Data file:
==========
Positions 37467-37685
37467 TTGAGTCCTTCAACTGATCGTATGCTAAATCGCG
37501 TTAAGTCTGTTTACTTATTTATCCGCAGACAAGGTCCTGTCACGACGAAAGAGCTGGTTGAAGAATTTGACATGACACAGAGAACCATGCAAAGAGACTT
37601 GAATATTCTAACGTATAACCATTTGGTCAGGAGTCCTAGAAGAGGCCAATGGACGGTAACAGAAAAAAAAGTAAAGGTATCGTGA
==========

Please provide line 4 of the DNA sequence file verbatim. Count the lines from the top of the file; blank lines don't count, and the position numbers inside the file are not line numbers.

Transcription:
37601 GAATATTCTAACGTATAACCATTTGGTCAGGAGTCCTAGAAGAGGCCAATGGACGGTAACAGAAAAAAAAGTAAAGGTATCGTGA